This course covers the history of modern political thought from Hobbes through Nietzsche. We will focus on conceptions of political society, the state, authority, the nature and value of political participation, liberty, equality, class conflict, and nihilism through readings of Hobbes, Locke, Rousseau, John Stuart Mill, Marx, and Nietzsche. Brief selections from other authors will be included (this year, Filmer and Priestly). There are no secondary textbooks for this class; we will focus on original texts. Two meetings per week will be devoted to lecture and discussion. Students are expected to keep pace with the course's reading assignments, and lectures will reflect this assumption. Participation though questions and comments in class are welcome, as are office hour visits. There will be two brief papers and a final paper.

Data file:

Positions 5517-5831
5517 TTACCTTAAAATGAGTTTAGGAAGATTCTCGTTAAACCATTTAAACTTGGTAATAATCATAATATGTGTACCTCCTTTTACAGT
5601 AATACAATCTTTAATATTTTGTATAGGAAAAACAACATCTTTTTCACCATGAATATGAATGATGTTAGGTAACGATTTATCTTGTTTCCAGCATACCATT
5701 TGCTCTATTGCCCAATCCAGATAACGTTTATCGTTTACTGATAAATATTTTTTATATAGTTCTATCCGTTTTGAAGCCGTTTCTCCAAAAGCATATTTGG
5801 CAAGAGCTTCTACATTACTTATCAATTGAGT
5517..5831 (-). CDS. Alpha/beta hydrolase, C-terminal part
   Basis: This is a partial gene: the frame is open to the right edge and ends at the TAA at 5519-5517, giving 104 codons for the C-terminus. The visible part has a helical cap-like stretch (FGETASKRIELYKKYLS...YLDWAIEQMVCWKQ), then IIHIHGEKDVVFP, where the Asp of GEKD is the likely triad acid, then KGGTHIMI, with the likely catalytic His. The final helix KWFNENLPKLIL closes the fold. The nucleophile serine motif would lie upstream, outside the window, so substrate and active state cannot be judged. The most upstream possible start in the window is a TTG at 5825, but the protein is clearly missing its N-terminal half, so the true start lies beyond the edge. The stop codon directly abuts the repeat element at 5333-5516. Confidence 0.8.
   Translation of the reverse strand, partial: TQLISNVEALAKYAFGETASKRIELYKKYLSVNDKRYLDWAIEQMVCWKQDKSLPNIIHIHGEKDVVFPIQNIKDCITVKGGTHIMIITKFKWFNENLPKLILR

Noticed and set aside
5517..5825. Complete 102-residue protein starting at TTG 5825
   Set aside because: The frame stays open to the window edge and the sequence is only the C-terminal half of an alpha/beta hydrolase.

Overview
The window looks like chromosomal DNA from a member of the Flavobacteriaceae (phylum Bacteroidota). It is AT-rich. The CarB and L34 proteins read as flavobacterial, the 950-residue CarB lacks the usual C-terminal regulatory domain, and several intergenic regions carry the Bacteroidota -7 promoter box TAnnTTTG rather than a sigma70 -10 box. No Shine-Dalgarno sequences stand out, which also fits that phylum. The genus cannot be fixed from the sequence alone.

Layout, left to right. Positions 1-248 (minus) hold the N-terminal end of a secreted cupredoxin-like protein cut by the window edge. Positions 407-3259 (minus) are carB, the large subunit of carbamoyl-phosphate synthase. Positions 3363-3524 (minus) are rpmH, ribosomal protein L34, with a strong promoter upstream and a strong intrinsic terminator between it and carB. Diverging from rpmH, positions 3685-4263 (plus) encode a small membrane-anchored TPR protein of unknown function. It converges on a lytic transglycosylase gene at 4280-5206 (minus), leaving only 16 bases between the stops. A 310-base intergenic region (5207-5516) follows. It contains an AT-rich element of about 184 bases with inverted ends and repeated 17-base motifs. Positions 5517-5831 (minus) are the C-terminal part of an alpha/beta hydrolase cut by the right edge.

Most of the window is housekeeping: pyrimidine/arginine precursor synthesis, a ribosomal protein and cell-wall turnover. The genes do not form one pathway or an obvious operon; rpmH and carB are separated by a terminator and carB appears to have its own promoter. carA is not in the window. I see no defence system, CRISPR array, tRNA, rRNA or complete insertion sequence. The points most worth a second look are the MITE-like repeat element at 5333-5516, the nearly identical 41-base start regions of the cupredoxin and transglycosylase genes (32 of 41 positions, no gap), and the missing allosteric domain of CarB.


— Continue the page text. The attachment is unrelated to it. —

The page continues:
Check Times, Location, and Availability Cost: No Data Given. Waitlist Code: No Data Given.

Poli. Sci. 402. Selected Topics in Political Theory.

Section 001 Resistance, Civility, and Politics.

Instructor(s): Dennis McEnnerney (dennismc@umich.edu)

Prerequisites & Distribution: Pol. Sci. 101 or 400 or 401. (3). (Excl).

Upper-Level Writing

Credits: (3).

Course Homepage: http://www-personal.umich.edu/~dennismc/W00-PS402.htm